Individual Stimulus Payments

Individual Stimulus Payments

The IRS will start sending Economic Impact Payments to most Americans in April. Check your eligibility, payment status and confirm your payment type

A Few Words of Caution: Scammers will doubtlessly come up with an IRS look-alike website in an attempt to steal taxpayers’ direct deposit info, which can also be used for direct withdrawals. When visiting the IRS’s website, always make sure you are on before entering any personal or financial information. And don’t fall for solicitations from scammers who want to charge you a fee to help you apply for the rebate payment; the IRS does not require any fees, and in most cases, an individual’s Economic Impact Payment will come automatically from the IRS.

What Does the Stimulus Package Mean for You?

The Coronavirus Aid, Relief, and Economic Security Act (CARES Act) includes many tax and financial breaks for individuals. For many households, the most important provision will be the individual cash payments, called Recovery Rebates. Below we break down many of the essential elements and how the stimulus package can assist individuals during this troubling time.

Recovery Rebate (individual cash payments) – The most talked about provision is the “recovery rebates” for individuals. These rebates are actually credits allowed on taxpayers’ 2020 tax returns that will be paid out in advance by the Treasury.

Each eligible individual will receive $1,200 ($2,400 for married couples filing jointly) plus an additional $500 for each qualifying child. These rebates are phased out for higher income individuals. Tax filers with adjusted gross income up to $75,000 for individuals and up to $150,000 for married couples filing joint returns will receive the full payment. For filers with income above those amounts, the payment amount is reduced by $5 for each $100 above the $75,000/$150,000 thresholds. Single filers with income exceeding $99,000 and $198,000 for joint filers with no children are not eligible.

The Treasury will determine who will receive a payment and the amount they are entitled to based on the individual’s 2019 tax return. Where no 2019 return has been filed at the time of the rebate payment, the Treasury will use the 2018 tax return. For those who did not file a 2018 or 2019 tax return click here for more information. The stimulus payments will be direct deposited to your bank account as shown on the last tax return filed. Note: If you’ve moved, and you haven’t provided the IRS with direct-deposit information, you should make sure the agency has the correct address on file to receive a paper check in the mail. Check payment status, eligibility and more on the IRS website.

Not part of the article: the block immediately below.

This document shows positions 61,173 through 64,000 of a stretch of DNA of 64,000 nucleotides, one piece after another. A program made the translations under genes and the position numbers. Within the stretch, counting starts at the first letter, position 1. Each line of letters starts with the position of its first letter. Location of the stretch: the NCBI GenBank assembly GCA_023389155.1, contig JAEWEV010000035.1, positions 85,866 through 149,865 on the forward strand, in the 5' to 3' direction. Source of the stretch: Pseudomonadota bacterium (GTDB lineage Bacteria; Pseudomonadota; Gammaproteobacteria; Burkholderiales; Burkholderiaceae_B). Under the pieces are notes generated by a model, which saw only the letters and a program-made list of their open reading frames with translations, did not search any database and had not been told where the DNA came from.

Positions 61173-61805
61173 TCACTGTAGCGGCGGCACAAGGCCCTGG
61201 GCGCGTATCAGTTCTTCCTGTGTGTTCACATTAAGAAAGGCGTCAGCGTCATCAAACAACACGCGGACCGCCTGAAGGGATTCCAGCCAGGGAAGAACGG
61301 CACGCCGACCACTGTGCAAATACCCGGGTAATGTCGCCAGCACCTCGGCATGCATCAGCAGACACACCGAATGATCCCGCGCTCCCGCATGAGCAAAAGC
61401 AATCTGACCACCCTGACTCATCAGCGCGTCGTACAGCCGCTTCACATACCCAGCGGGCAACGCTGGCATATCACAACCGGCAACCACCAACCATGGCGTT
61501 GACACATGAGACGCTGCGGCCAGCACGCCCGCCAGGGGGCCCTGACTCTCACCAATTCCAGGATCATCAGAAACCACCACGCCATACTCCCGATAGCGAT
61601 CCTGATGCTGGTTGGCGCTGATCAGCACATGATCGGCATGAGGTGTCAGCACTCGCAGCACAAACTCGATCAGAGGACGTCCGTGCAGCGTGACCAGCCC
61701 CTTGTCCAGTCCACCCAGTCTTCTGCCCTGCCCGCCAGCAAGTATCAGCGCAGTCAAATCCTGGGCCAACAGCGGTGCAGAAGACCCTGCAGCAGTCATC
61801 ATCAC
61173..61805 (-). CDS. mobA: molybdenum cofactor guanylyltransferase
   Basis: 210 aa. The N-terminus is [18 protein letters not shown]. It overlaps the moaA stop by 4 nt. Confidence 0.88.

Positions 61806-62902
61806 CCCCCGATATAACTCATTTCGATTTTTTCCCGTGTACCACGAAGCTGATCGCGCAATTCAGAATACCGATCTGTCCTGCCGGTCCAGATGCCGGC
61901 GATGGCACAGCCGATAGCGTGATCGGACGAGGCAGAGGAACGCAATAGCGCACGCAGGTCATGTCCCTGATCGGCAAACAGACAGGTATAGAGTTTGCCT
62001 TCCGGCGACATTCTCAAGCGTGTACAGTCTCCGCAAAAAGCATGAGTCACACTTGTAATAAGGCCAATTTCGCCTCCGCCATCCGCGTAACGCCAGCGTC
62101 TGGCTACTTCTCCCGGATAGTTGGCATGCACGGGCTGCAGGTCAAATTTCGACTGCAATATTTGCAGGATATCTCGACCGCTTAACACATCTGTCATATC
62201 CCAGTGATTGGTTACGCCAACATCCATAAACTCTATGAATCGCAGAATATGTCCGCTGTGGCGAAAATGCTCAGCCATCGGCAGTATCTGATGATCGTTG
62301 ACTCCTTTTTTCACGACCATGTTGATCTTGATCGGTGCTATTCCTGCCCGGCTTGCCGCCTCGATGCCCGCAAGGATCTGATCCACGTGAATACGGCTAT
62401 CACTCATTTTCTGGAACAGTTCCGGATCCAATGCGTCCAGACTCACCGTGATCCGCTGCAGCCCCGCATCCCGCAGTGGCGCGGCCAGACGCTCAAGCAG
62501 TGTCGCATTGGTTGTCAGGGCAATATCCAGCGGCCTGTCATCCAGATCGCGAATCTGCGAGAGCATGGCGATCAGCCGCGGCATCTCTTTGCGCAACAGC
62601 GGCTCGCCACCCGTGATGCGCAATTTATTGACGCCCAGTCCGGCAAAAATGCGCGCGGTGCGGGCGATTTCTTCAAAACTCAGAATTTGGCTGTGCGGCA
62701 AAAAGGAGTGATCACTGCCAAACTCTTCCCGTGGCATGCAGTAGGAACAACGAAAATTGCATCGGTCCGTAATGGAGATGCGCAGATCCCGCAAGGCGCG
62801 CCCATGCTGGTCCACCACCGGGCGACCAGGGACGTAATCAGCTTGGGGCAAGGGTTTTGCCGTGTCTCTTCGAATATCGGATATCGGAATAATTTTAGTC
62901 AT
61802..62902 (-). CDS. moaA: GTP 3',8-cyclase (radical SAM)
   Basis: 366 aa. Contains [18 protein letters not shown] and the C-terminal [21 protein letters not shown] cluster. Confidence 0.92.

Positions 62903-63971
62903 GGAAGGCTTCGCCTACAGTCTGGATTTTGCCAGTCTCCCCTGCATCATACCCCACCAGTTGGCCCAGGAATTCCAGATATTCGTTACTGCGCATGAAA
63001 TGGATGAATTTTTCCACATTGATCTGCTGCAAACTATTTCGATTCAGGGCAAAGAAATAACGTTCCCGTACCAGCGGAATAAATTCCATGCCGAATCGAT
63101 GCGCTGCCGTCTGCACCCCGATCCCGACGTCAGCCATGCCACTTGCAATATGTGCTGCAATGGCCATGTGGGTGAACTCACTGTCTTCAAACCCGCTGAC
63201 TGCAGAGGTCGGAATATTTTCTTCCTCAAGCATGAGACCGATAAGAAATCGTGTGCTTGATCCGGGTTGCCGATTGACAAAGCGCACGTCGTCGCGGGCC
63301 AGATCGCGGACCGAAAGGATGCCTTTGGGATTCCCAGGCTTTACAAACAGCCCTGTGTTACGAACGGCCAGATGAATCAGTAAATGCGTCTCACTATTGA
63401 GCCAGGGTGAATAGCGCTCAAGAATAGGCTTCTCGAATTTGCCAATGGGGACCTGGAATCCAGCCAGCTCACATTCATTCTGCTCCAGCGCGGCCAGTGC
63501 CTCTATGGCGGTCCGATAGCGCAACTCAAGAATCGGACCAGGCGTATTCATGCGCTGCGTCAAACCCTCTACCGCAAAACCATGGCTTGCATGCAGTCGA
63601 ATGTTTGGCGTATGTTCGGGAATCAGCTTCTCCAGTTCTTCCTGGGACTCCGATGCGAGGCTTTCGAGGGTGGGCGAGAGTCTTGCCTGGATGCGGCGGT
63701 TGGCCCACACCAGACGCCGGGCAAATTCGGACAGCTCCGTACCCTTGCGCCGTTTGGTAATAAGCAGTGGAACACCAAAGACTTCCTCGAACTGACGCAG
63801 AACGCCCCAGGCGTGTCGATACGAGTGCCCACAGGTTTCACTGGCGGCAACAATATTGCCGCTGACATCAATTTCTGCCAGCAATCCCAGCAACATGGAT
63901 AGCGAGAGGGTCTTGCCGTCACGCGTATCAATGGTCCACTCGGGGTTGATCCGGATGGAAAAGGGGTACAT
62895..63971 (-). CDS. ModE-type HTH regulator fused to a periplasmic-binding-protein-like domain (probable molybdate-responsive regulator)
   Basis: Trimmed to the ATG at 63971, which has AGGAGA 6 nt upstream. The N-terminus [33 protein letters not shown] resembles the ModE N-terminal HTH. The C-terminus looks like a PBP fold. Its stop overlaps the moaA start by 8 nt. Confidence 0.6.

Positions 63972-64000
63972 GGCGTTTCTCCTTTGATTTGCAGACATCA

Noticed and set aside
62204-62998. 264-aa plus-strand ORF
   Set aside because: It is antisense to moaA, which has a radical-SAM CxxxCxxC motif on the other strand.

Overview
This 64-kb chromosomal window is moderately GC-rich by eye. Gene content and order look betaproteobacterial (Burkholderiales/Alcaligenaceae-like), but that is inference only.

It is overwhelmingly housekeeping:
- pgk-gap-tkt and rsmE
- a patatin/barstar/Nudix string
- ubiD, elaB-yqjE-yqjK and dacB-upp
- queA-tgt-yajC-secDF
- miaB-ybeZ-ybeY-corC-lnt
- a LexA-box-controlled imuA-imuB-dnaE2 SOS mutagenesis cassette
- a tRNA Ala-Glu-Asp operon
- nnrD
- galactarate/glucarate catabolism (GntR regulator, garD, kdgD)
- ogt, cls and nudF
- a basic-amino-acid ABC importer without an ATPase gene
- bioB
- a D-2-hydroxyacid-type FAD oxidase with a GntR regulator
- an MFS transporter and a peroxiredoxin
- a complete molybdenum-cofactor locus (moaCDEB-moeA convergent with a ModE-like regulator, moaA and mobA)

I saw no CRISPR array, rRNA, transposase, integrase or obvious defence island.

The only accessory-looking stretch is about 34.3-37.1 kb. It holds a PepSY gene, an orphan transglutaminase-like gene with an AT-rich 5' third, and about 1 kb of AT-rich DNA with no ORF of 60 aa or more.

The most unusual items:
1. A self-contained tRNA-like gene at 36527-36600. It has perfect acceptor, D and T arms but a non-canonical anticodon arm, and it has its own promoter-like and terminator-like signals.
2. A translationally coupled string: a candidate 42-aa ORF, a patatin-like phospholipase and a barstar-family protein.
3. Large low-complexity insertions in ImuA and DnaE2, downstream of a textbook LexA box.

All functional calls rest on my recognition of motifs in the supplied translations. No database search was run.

Where an advance rebate is more or less than allowed because an individual’s filing status or family size is different in 2020 or the credit is subject to phase-out based on 2020 income, the adjustment is made on the 2020 tax return. Thus, individuals may be entitled to an additional credit. Advance rebates that are more than is allowable for 2020 must be reduced (but not below zero) by the advance rebates made or allowed to the taxpayer during 2020. This means that individuals who otherwise wouldn’t have a 2020 return filing requirement based on their income will likely have to file to reconcile their advance rebate with their actual credit.

The rebates will not be paid to individuals who were claimed as a dependent.

We encourage our individual clients that have not yet submitted their 2019 tax information to do so quickly to maximize your rebate and avoid delay. 

Additional Key Provisions for Individuals:

The CARES Act is over 500 pages covering tax provisions, economic stimulus, business loans, health care and more. Below is an overview of additional key issues relating to individuals.

  • Penalty Free Retirement Withdrawals – Penalty-free withdrawals from qualified retirement plans (including 401(k)s, TSAs, SEPs and traditional IRAs) are allowed. The withdrawals are limited to $100,000 and the income is taxable over a three-year period with an option to also recontribute the withdrawal over a three-year period.
  • RMD Waiver – There is a one-year waiver for the 2020 required minimum distribution (RMD) from qualified plans and traditional IRAs for taxpayers that turned 70.5 in a year before 2020 and those that turn 72 in 2020. This prevents them from having to take a distribution when the stock market is in a decline.
  • Charitable Contributions – A suspension of charitable contribution limits applies for 2020. Generally, for cash gifts, tax deductible charitable contributions are limited to 60% of adjusted gross income (AGI). The suspension of the limitation will allow taxpayers to make larger charitable contributions during this trying time. Also included is an above-the-line charitable deduction limited to $300 of cash donations for those that don’t itemize their deductions.
  • Student Loan Payments – Employees can exclude from income payments (Up to $5,250) made before January 1, 2021 by their employers towards their student loans.
  • Business Owners – For more information on business stimulus visit